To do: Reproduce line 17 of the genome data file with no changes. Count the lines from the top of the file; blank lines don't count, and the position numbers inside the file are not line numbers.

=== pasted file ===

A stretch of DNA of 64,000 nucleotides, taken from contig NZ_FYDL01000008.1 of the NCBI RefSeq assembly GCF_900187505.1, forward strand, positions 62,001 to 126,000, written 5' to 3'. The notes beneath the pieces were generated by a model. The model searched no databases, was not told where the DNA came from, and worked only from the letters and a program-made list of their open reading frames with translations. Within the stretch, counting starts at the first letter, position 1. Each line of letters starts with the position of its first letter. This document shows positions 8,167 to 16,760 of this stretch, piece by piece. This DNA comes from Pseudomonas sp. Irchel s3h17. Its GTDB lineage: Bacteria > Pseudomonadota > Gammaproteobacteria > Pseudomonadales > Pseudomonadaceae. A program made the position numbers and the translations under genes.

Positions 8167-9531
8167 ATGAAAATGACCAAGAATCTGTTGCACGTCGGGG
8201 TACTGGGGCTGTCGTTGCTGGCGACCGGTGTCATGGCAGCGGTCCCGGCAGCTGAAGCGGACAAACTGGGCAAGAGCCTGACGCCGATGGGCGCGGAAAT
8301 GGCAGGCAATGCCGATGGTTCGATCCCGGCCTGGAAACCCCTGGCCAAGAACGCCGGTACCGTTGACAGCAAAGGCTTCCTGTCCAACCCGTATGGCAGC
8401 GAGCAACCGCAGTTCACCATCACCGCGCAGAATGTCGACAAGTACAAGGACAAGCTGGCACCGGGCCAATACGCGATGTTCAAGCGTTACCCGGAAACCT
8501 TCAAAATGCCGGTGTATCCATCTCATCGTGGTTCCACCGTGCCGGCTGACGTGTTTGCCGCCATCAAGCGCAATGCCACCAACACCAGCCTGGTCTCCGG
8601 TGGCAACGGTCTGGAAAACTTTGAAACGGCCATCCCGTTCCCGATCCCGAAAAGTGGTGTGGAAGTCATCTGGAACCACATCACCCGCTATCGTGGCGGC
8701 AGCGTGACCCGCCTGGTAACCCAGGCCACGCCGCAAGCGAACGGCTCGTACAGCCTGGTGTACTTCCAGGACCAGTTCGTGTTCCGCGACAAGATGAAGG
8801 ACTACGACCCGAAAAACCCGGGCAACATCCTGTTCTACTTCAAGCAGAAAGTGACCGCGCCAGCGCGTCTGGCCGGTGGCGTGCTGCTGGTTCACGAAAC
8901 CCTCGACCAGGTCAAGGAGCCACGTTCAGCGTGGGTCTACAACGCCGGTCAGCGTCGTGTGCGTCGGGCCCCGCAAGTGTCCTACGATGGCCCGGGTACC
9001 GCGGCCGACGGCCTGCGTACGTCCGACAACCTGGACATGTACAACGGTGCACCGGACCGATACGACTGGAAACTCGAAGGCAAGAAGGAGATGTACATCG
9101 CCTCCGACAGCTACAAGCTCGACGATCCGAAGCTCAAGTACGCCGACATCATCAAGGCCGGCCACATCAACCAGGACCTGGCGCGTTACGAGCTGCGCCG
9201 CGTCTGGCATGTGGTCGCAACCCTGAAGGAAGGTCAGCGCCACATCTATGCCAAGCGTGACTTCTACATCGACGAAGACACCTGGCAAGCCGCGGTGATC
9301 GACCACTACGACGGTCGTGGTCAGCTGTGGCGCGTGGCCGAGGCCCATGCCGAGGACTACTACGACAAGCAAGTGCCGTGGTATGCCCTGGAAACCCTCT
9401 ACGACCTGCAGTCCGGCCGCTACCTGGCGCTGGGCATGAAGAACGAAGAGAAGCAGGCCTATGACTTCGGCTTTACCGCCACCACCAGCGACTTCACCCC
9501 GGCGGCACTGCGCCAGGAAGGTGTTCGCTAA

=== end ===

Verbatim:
9501 GGCGGCACTGCGCCAGGAAGGTGTTCGCTAA